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Anytime you take on a landscaping project, whether it be a new build or sprucing up an older property, one of your considerations will be which trees, how much shade do you need, and what’s going to work for you. With evergreen trees or semi-evergreen trees, you have the advantage of constant foliage and only a minimal amount of clean-up during leaf shedding season. When starting brand new, you want to think about what you can purchase that’s fast-growing, as mature trees are hard to transplant and often prohibitively expensive.
We’ve put together a list of sixteen beautiful evergreen and semi-evergreen trees that work for most climates that need extra shade. Some of these are great on their own, and some work well in groupings, some work best in the desert and some require a bit of moisture on their toes. See which of these trees works best for your landscaping situation.
1. Ficus Nitida
The ficus nitida or Ficus microcarpa ‘Nitida,’ also known as Indian Laurel Fig, is one of the best-selling shade trees. Its fast-growing dense evergreen foliage provides great privacy screening for yards. An ability to be pruned into almost any shape and size means it’s easy to care for. Multiple branches make up the trunk giving it a beautiful reaching appearance as does the light-colored bark. This tree thrives in hot, dry desert environments.
2. Shoestring Acacia
Shoestring Acacia or Acacia stenophylla is an evergreen tree native to Australia. Long frond type leaves, reminiscent of willows or other weeping trees, give it its name and provide filtered shade. The trunk is maroon in appearance, and it presents pale yellow blooms from spring through the fall. It does well in an arid climate.
3. Timber Bamboo
Timber Bamboo or Phyllostachys vivax is a medium to large-sized tree that is perfect for windbreaks or foliage privacy screenings. You might choose to thin out the foliage as it grows to show off the gorgeous bamboo shoots. This is fast-growing and does well in groupings for the ultimate in plant mass. Because of its upright, non-spreading growth, it’s a good plant when space is at a premium. Though it loves water, it can handle some drought and works in a variety of climates.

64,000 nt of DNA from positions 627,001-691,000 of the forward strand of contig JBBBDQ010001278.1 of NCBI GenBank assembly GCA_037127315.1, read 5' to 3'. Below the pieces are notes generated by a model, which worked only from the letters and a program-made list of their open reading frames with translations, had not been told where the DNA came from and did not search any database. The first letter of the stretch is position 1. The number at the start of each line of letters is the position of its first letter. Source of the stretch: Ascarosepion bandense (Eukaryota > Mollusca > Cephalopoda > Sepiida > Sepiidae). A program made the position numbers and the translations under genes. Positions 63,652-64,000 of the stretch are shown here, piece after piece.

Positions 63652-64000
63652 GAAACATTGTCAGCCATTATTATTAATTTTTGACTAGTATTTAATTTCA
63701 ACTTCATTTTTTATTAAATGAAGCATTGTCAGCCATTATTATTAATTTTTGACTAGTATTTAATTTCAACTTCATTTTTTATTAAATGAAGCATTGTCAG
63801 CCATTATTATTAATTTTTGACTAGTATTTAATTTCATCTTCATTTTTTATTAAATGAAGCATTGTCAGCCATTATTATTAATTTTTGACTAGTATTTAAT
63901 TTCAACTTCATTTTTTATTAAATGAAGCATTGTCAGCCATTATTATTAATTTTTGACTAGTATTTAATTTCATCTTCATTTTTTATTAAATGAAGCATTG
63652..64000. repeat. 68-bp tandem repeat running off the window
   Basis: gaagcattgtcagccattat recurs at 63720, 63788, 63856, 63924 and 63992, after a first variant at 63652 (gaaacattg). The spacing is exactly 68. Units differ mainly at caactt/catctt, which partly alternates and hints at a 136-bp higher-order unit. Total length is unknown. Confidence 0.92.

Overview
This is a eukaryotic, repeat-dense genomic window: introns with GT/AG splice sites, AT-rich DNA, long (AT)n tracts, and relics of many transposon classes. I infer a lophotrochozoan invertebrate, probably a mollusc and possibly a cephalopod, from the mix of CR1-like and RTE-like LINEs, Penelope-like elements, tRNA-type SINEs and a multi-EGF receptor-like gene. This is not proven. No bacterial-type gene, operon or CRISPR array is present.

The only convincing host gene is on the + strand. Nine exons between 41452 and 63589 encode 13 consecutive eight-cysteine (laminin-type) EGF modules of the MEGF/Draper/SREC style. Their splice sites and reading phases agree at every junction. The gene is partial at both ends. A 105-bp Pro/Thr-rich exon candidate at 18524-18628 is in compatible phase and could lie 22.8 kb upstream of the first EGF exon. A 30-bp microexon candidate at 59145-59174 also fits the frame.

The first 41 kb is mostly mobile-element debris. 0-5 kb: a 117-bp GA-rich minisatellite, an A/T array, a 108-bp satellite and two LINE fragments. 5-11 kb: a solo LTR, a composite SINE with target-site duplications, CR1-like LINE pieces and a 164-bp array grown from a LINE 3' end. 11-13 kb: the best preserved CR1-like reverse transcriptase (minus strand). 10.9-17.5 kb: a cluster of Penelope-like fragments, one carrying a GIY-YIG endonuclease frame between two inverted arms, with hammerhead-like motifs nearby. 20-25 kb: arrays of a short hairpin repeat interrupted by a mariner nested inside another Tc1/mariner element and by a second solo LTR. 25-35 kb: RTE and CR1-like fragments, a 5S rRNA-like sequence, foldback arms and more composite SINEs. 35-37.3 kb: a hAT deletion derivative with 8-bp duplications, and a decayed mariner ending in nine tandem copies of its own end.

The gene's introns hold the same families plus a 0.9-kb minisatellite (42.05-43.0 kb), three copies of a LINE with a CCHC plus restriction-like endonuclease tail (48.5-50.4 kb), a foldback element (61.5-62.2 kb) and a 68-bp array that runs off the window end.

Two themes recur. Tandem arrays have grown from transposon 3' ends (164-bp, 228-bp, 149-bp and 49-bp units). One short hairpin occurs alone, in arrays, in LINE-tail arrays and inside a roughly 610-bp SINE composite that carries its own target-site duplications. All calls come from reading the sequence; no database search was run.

Don’t have a nursery in your area that sells this gorgeous tree? Or you don’t want to venture out to find this plant? It’s possible to order a one-gallon started plant from the comfort of your own home. This one is hardy in USDF Zones 6-10.
4. Chinese Evergreen Elm
The Chinese Evergreen Elm or Ulmus Parvifolia is the top choice for a wide, umbrella-shaped shade tree. This tree loves Southwestern climates and is the perfect “tire swing” tree when it reaches maturity. Its spreading branches and dark green leaves provide maximum shade on hot summer days. The mottled bark, with its textured pattern, gives this tree a beautiful and unique look. Pruning in the spring will help you keep the shape you want for this semi-evergreen tree.
5. Japanese Privet
Japanese Privet or Ligustrum Janponicum is a smaller evergreen shrub or tree. It has beautiful glossy dark green foliage and blooms with white flowers in the spring. Some people find the odor more noxious than aromatic. The berries it produces are toxic and should never be eaten. This plant can be grown as a small tree or as a shrub.
It’s reasonably cold-tolerant but does not like to have wet feet, so it should be planted in a spot that gets plenty of soil and has good drainage. It’s also deer resistant, which is great if you have them milling about your yard.
6. Chinese Pistache
The Chinese Pistache or Pistacia Chinensi has been coined the “ugly duckling” tree because it turns from a gangly young tree into a gorgeous canopied shade tree at maturity. Perhaps most known for its brilliant fall foliage, this tree is a lovely addition to your garden. This tree loves full sun, can tolerate urban settings, and grows at a medium rate. At full height, it will reach twenty-five to thirty feet, with a canopy that has a similar diameter spread of branches.
7. Majestic Ash
The Majestic Ash or Fraxinus uhdei ‘Majestic’ is an easy-to-grow, magnificent shade tree. These disease and insect resistant trees are suitable for erosion control on slopes, and once they are established become “water-wise” and are able to conserve usage if needed. These trees work in almost every climate but will drop leaves in colder weather and stay evergreen in warmer climates.